Macy's decision to sell hijabs sparks debate among Muslim women

Clothes from the Verona Collection which is being stocked at department store Macy's.

(CNN)American department store Macy's sparked a fierce debate on Thursday, when it launched a line of "modest clothing" that featured hijabs.

The Verona Collection was founded by fashion photographer Lisa Vogl, after she converted to Islam in 2011, and struggled to find modest, fashionable clothing. The brand stands for "women's empowerment and taking pride in one's Muslim identity," according to its website.
Macy's decision to stock Vogl's line came after US retailer Nike released a "Pro Hijab" for Muslim athletes, and fashion brand American Eagle's limited-edition denim hijab, which sold out.
    While the department store's efforts to be inclusive were applauded by some online, others criticized it for legitimizing the hijab -- a religious headscarf that has been politicized in some parts of the world in recent years and closely tied to women's rights issues.
      Over the past few months in Iran, for example, some women have removed their headscarves in public to protest the country's compulsory hijab law. At least 29 people were arrested in the capital, Tehran, for their involvement in the protests.
      The Council on American-Islamic Relations (CAIR), a US-based Muslim civil liberties and advocacy organization, said Macy's had "come under attack online by Islamophobes who routinely attack any manifestation of Islam in American society." CNN reached out to Vogl and Macy's, but they had no comment.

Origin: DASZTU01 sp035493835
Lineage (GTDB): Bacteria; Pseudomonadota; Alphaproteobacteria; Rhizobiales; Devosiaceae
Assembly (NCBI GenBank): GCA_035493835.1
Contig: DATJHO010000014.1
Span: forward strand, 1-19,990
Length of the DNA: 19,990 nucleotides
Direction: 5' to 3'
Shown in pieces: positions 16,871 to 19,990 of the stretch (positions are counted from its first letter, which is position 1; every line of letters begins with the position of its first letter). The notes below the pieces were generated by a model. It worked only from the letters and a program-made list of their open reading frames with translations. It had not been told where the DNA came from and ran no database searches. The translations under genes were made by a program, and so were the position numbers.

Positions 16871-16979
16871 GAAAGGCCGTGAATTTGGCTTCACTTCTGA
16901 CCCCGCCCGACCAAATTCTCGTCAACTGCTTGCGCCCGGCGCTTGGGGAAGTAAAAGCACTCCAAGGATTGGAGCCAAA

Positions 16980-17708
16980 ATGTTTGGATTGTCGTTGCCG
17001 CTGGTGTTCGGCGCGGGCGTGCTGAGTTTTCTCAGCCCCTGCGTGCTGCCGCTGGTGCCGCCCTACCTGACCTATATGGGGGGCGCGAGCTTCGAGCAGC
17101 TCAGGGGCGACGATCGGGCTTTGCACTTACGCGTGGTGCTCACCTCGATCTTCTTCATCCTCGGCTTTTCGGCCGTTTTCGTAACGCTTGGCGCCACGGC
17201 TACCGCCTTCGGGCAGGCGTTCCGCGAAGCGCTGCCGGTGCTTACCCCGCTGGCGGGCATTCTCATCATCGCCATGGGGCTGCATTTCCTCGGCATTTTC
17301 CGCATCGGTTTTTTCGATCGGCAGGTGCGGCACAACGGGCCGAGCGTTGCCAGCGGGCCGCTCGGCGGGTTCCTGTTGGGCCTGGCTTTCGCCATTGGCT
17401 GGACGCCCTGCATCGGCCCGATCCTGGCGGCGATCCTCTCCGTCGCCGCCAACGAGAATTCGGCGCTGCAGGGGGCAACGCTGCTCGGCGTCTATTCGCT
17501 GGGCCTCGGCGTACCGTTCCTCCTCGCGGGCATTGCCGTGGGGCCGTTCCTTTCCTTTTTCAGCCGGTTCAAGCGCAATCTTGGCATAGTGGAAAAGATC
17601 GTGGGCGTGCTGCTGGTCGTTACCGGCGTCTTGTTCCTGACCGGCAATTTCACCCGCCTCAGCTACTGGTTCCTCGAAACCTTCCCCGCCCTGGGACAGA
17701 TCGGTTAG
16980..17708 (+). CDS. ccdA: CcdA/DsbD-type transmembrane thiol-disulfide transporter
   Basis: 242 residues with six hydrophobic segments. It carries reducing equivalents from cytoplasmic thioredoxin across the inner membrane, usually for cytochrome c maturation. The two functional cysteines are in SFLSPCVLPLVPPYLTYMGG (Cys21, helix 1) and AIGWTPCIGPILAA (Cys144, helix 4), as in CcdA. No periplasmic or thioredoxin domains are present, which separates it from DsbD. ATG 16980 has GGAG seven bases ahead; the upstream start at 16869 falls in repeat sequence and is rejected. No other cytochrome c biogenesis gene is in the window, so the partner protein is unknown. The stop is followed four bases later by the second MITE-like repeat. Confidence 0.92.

An image from #MyStealthyFreedom's Facebook page.
      New York-based Iranian activist and journalist Masih Alinejad launched a social media campaign, #MyStealthyFreedom in 2014, inviting women to post pictures of themselves without a hijab.
        CNN invited Alinejad to debate this contentious topic with Palestinian-American civil rights activist and Women's March co-chair Linda Sarsour, who is based in New York and chooses to wear the hijab.
        Their responses have been edited for brevity.

        What does the hijab signify for you? What have been your experiences with this piece of clothing?

        Linda Sarsour
        Linda Sarsour: For me my hijab is my choice, it's my identity. I don't leave my home without it because it makes me feel whole. And I'm very proud, every single day, of what I represent when I walk out to the streets of New York City or around the country.
        In my family I have four sisters, all four of my sisters do not wear hijab and they are just as Muslim as I am, and I love them no matter what they choose to do.
        Masih Alinejad
        Masih Alinejad: I don't wear hijab now, but I remember when I was a kid, hijab meant everything to me. I always had the feeling that it was a link between me and my mother and my community and my people. It was my identity.
        I threw away my headscarf in my teenage youth -- but in secret -- when I found that it was not my identity, that it was because of the discriminatory law, social pressure, family pressure and emotional pressure.

        This week Macy's launched a modest clothing line featuring the hijab. What is your reaction to this?

        LS: To give Muslim woman the choice to be able to buy hijab at a major department store for me shows inclusivity, it gives women the opportunity to shop mainstream and not have to always be so siloed and go to specific retailers.
        MA: If Macy's or Nike, Dolce & Gabbana, H&M, they choose to sell [hijab] that's really their choice.
        When I see that you're promoting hijab I have two different fee